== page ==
Oxidation of Carbonyl Compounds with Organohypervalent Iodine Reagents

Moriarty, Robert M.; Prakash, Om


The search for novel oxidizing agents, especially those that not only transform a broad range of diverse functional groups, but also do so with a high degree of selectivity, remains the focus of intense exploration. In recent years, the use of hypervalent iodine compounds as oxidizing agents has gained attention in synthetic organic chemistry. The α-oxidation of carbonyl compounds by hypervalent iodine oxidants has been most widely investigated and has broad synthetic utility. Although this area has recently been reviewed in various forms and scope, a comprehensive coverage that focuses on synthetic applications is absent and the present chapter addresses this need.

In this chapter the oxidation of carbonyl compounds with hypervalent iodine reagents is discussed. These reagents effect the electrophilic α-oxidation of large numbers of ketones, β-diketones, α,β-unsaturated ketones, and their derivatives such as silyl enol ethers. The discussion is restricted mainly to the reactions of organoiodine(III) reagents; inclusion of other hypervalent iodine reagents such as organoiodine(V) reagents, periodic acid, or purely inorganic iodate reagents is beyond the scope of this chapter. Furthermore, reactions brought about with other oxidizing agents in combination with a catalytic amount of a hypervalent iodine reagent are not considered here. The chapter also excludes discussion of a considerable amount of work based upon the reaction of iodonium ylides, a distinct feature of organoiodine(III) reagents. The common abbreviations and names of the reagents used in this chapter are listed.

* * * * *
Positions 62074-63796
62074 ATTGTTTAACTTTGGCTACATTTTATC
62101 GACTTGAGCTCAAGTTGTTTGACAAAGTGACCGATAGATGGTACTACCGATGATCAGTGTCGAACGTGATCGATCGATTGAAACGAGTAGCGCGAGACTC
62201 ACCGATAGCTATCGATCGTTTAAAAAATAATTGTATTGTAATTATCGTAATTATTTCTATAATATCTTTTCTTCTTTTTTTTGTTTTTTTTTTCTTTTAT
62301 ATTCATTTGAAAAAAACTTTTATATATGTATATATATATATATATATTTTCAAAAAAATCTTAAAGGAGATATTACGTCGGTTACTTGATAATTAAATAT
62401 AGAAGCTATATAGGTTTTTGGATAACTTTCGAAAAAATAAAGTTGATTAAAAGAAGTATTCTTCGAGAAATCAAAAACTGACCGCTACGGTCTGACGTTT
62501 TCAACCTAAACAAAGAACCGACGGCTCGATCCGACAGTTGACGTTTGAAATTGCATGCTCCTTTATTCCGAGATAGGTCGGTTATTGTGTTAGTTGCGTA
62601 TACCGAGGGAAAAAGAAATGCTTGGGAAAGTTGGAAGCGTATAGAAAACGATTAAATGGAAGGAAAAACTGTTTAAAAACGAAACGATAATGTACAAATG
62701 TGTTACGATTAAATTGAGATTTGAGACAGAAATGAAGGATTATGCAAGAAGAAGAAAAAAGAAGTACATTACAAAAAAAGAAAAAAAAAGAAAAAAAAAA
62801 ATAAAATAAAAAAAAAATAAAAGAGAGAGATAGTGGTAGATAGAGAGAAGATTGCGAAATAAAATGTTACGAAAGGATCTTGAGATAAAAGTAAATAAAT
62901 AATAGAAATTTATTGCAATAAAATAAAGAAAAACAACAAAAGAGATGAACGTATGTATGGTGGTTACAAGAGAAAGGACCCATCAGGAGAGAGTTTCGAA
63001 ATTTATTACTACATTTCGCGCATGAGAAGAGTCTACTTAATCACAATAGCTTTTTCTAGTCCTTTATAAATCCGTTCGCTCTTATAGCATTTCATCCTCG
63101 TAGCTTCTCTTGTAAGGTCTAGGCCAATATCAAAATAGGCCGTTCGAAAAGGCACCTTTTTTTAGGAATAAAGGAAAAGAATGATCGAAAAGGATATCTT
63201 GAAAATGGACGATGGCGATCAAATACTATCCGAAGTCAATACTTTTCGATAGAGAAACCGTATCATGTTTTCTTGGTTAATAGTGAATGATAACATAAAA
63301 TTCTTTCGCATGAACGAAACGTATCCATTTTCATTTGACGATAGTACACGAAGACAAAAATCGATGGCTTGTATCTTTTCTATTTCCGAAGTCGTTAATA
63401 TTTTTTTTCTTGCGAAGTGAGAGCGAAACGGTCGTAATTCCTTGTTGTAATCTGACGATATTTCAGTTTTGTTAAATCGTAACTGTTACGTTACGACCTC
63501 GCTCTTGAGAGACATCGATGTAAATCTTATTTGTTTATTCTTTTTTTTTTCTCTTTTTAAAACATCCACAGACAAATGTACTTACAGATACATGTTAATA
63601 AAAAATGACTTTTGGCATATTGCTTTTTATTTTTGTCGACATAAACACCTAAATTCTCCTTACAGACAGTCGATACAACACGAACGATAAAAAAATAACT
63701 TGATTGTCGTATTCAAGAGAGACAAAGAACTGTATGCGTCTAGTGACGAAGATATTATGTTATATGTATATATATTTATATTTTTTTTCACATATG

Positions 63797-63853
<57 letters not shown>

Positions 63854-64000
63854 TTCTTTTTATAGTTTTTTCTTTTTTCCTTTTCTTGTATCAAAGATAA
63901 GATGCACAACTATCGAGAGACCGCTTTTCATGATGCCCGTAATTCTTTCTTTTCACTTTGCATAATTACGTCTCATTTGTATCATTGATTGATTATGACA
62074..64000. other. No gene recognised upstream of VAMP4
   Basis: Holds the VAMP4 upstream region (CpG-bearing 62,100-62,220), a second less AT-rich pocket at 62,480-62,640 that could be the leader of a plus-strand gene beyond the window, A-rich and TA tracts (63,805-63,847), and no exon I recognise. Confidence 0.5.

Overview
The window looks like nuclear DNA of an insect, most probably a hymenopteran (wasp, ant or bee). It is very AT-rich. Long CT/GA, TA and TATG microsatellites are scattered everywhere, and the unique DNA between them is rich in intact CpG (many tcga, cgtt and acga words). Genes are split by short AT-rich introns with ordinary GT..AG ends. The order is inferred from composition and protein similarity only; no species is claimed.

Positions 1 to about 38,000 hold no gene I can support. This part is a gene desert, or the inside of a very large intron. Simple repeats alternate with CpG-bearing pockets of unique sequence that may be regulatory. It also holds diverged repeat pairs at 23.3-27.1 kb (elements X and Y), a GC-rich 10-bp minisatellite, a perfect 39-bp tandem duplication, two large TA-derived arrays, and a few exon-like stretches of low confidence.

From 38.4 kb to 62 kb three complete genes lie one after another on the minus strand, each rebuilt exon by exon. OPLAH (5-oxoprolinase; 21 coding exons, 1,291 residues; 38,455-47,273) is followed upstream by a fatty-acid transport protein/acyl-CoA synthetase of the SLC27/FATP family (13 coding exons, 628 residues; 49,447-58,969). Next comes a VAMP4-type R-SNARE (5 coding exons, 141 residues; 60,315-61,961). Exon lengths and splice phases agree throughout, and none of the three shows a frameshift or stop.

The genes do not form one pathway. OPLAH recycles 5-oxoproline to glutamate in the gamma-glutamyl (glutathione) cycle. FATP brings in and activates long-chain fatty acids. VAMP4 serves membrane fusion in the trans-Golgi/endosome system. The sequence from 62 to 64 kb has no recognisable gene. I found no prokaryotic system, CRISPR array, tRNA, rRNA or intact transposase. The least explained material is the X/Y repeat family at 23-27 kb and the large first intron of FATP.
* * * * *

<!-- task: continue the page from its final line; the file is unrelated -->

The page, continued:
A general feature of the reactions of carbonyl compounds described in this chapter is electrophilic attack of the organoiodine(III) reagent at the α-carbon atom of a carbonyl group to yield a presumed tricoordinate iodine(III) intermediate.

The Intermediate reacts further to yield products via various pathways depending upon the reaction conditions. The major processes that occur are summarized. These include oxidation of ketones under basic conditions leading to α-hydroxydimethylacetals, oxidation of α,β-unsaturated ketones leading to α-hydroxy-β-methoxydimethylacetals, oxidation of ketones under neutral conditions, and related oxidation of silyl enol ethers under various conditions leading to α-functionalization, intramolecular participation reactions leading to oxygen-containing heterocyclic compounds including cyclic α-keto ethers and lactones, and rearrangement processes such as 1,2-aryl shifts in alkyl aryl ketones leading to 2-arylalkanoates. All of these reactions are driven by the reduction of iodine(III) to iodine(I) (iodobenzene).